x Abu Dhabi, UAEFriday 21 July 2017

Abu Dhabi plans boost for domestic gas

Abu Dhabi is on track to develop new sources of natural gas that will ease a looming shortage, says the head of the company in charge of delivering the additional supply.

Abu Dhabi is on track to develop new sources of natural gas that will ease a looming shortage, says the head of the company in charge of delivering the additional supply.

Sharp increases in the demand for electricity, which is produced in gas-fired power plants, and the growing gas requirements of an expanding petrochemical industry, have long rendered domestic natural gas production inadequate.

"Demand in Abu Dhabi and the UAE is really growing, and that's driven by strategic requirements," said Saif Al Ghafli, the chief executive of Abu Dhabi Gas Development, known as Al Hosn Gas. "You're talking about domestic industry and commercial gas requirements. We have ambitious plans to grow in these sectors."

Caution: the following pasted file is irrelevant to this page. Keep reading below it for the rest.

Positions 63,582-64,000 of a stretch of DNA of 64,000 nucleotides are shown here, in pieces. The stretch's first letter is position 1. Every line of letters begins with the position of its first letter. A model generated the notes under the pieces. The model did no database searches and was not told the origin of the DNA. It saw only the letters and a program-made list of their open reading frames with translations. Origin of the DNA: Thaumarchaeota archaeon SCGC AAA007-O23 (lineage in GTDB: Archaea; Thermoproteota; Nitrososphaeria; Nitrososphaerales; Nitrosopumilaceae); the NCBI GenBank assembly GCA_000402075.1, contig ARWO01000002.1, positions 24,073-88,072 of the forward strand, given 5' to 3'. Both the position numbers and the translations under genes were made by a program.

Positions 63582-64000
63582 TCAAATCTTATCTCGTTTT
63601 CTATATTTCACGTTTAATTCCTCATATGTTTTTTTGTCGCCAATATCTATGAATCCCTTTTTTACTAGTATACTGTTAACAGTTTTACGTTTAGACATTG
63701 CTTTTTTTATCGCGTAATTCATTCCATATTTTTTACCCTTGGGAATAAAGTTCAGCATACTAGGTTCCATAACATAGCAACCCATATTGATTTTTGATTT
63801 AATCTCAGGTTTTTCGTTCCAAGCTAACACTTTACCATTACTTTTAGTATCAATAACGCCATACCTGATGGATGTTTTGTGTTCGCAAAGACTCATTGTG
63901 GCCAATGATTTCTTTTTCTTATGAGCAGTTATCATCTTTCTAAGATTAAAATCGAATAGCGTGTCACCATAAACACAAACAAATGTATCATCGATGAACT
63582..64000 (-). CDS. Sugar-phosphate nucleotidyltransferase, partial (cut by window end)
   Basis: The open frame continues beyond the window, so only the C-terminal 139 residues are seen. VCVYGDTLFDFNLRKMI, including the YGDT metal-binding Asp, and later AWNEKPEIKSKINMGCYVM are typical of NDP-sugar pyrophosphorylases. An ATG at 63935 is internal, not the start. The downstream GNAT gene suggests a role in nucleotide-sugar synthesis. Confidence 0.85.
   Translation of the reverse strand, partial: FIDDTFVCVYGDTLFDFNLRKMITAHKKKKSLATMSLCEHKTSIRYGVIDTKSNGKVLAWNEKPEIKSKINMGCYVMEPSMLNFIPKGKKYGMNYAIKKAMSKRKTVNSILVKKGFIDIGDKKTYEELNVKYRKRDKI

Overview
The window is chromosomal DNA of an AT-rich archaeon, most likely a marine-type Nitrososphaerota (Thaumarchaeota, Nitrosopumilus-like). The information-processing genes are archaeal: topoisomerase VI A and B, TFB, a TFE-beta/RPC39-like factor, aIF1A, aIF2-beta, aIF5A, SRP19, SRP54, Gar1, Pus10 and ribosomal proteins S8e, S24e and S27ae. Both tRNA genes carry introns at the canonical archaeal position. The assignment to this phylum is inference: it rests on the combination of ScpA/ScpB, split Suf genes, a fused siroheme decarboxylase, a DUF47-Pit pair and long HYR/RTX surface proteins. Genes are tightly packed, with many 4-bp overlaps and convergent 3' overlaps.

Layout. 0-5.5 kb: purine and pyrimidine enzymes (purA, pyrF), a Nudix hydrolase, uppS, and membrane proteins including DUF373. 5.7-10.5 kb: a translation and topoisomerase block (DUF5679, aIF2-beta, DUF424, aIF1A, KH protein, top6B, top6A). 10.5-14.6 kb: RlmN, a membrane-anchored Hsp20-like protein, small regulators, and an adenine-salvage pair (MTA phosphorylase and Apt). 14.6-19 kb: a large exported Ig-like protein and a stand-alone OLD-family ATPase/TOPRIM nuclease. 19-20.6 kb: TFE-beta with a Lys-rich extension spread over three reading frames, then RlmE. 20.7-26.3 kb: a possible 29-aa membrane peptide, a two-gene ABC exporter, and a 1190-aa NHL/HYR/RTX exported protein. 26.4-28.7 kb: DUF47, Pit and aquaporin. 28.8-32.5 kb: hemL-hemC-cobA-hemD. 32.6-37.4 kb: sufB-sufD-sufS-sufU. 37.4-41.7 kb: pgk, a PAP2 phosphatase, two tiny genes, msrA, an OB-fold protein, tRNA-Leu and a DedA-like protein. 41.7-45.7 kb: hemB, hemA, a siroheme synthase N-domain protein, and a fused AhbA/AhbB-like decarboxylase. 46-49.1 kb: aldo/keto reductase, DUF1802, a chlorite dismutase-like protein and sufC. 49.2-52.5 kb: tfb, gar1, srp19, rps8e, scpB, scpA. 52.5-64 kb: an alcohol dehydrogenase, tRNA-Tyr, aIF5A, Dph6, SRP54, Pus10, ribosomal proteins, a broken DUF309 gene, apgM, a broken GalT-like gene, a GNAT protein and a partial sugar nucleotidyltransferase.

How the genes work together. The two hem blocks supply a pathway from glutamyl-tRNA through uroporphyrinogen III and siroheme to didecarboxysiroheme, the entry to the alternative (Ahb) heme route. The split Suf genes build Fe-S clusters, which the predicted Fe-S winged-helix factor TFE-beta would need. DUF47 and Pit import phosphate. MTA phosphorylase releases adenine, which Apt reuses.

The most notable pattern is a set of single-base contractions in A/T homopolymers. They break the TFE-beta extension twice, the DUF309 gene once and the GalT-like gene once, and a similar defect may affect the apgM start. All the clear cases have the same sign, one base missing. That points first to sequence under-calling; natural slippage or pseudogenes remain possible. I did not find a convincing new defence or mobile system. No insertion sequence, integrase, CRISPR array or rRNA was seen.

The shortfall has prompted Abu Dhabi, home to the world's fifth-largest natural gas reserves, to import gas from neighbouring Qatar. A steep trajectory in forecast demand has led the emirate to move forward with developing its own reserves, which largely consist of sour - or sulphur-rich - gas.

Early last year, the Abu Dhabi National Oil Company signed a US$10 billion (Dh36.73bn) joint-venture agreement with the US oil and gas major Occidental to form Al Hosn Gas and develop the Shah sour-gas field near Habshan.

The project is on schedule for completion late in 2014, said Mr Al Ghafli. The immense Shah field holds an estimated 200 trillion cubic feet of gas, and production is expected to total 1 billion cu ft a day. The removal of sulphur and other impurities leaves about half that amount as usable gas.

"Shah will contribute to meet gas demand in Abu Dhabi. It will produce more than half a billion cubic feet a day, and that is a considerable amount to boost the supply side," said Mr Al Ghafli.

The project would also make Abu Dhabi the world's largest exporter of sulphur by 2015.

To enable exports, the sulphur will be granulated and hauled from Shah to the port of Ruwais via railroad. The 264-kilometre stretch will be the first phase of a planned 1,200km rail network that is to run through the Emirates and connect the UAE with Saudi Arabia and Oman.

Mubadala Development and International Petroleum Investment Company last month announced a liquefied natural gas import terminal in Fujairah, which, like Shah, is intended to become operational in 2014. Mubadala is a strategic investment company owned by the Abu Dhabi Government.

fneuhof@thenational.ae